I also should note that 60 pages were cut from the book before publication, and the only scenes and stories that made the final product were those that were most important in making the points that needed to be made around persistence, resilience, happiness and finding purpose.  

Q: Your first memoir, My Name Is Caroline, is being re-released on its 25th anniversary. Looking back, how have things changed for you since the book first came out?

A: One of the main things that has changed is that I went from being known by nobody to being in the media on a regular basis for almost 25 years - not just about eating disorders, but also about my professional field of Positive Psychology and coaching.  

I've published a total of six books, including a best-seller in the goal-setting field, Creating Your Best Life (Sterling 2009). So I've not just continued to write, I've created a career around my three grown children, and my husband of 30 years - which is includes both new and unchanged features in my life.  

I've moved from the Baltimore area to the same neighborhood I grew up in, and have been here for almost 20 years. I went back to school and got a Master's degree in the science of happiness, Applied Positive Psychology, in 2005, and that education underscored some of the things that matter in life.  

I think I'm happier and feel like my life has meaning in ways it didn't before, and I've also grown to appreciate one of the main lessons in Positive Psychology - that nurturing relationships with the people who bring out the best in me, and whom I care about - is one of the most important things I can do with the time I have.  

At one time, I may have worried what people thought about my willingness to be public about something that others might be afraid to share, but in the last 25 years I've become more certain about how important it is to be true to yourself, and not to try to please anyone else.  I spent too long trying to make other people happy, and now I know that the only person I need to look at in the mirror at night is myself.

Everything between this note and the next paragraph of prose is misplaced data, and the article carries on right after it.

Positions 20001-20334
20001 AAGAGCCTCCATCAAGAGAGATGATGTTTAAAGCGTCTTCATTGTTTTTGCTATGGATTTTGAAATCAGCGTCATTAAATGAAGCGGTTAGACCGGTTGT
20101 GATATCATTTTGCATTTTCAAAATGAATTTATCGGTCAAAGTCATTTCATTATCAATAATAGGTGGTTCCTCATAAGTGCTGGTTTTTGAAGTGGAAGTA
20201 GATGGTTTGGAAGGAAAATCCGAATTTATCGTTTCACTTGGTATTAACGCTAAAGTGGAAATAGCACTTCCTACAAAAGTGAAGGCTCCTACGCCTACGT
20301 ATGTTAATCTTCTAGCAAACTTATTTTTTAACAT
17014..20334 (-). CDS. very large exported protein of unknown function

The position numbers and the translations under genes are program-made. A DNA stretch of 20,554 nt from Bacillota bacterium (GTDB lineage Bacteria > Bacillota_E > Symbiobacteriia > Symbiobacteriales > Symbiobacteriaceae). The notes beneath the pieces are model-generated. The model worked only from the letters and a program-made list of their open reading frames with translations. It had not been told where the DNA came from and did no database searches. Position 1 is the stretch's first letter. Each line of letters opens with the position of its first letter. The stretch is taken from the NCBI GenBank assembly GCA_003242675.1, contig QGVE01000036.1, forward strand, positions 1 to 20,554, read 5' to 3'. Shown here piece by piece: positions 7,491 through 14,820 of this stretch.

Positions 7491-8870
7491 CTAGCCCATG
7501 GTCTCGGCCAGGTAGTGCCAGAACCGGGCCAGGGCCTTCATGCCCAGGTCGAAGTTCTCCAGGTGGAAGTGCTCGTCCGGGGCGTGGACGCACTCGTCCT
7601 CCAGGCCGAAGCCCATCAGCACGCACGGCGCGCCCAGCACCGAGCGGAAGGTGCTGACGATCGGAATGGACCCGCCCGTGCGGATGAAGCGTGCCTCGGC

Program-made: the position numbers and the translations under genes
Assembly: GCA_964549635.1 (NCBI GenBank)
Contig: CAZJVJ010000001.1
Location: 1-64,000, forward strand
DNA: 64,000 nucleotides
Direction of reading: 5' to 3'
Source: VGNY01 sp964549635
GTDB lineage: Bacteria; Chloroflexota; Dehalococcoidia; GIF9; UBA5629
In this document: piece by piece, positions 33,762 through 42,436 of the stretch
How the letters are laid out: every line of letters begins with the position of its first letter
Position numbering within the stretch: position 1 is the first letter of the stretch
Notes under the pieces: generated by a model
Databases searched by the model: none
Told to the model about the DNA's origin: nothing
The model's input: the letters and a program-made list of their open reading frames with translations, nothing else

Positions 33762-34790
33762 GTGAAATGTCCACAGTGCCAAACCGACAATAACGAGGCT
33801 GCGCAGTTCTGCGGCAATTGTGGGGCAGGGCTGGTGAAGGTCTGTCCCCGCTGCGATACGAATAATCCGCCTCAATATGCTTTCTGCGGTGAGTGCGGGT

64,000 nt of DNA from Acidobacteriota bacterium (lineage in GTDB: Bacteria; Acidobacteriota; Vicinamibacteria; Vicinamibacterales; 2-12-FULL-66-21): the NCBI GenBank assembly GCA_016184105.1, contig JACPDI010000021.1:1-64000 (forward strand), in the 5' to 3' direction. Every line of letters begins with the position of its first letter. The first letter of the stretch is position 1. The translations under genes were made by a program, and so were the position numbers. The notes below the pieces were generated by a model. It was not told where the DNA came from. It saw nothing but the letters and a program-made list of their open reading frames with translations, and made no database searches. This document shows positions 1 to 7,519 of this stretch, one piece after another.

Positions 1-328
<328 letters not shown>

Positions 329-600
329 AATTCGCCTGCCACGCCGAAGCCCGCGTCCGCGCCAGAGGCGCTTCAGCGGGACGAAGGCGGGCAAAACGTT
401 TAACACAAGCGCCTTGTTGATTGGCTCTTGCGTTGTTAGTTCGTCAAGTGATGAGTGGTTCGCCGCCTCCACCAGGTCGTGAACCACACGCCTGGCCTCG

The #1 regret of people in hospice care is that they lived the life other people expected of them, and not the life they truly wanted to lead, and I know that I will not be that person because of the unusual paths I've taken to be authentic.

Q: Which writers have particularly inspired you?

A: I love to read writers whose prose is so easy on the eyes, and that literally make me hold my breath while I read. So I love Nelson DeMille, who writes simple sentences but tells fabulous stories that you just don't want to put down. I love Michael Lewis for that same reason, although he writes about life and not fiction, and Malcolm Gladwell's books are intriguing because they draw you in quickly and impart psychological/economic/scientific findings with brilliant and memorable stories.  

I love Maureen Dowd's columns in The New York Times, too, because she can artfully say what everything is thinking but with more sparkle and humor and brutal honesty than most people can put together. And I can't forget John Feinstein, who writes about sports in unforgettable and masterful ways - again, simple prose that tells the best stories.

Q: What are you working on now?

A: I've decided that my next book is on grit, so I'm assembling everything I need for that book proposal and sample chapter, but I'm also busy marketing and promoting Positively Caroline. My coaching career is my primary occupation, but I'll be getting more credentials in some of the areas that intrigue me like Appreciative Inquiry, and continuing to give speeches and teach classes in the field of Positive Psychology and goal-setting.

Q: Anything else we should know?

A: I believe that going out of your physical comfort zone is helpful in terms of learning to take risks, so I'm competing as a Masters rower and swimmer, and am also pursuing another black belt - this time in Tzee Wei Kuehn, which is close-in self-defense.  I'm active in every sense of the word, and that keeps me alive!

--Interview with Deborah Kalb. Caroline Adams Miller will be participating in the Bethesda Literary Festival, which runs from April 11-13, 2014. For a full schedule, please click here. To see an earlier Q&A with Caroline Adams Miller, please click here.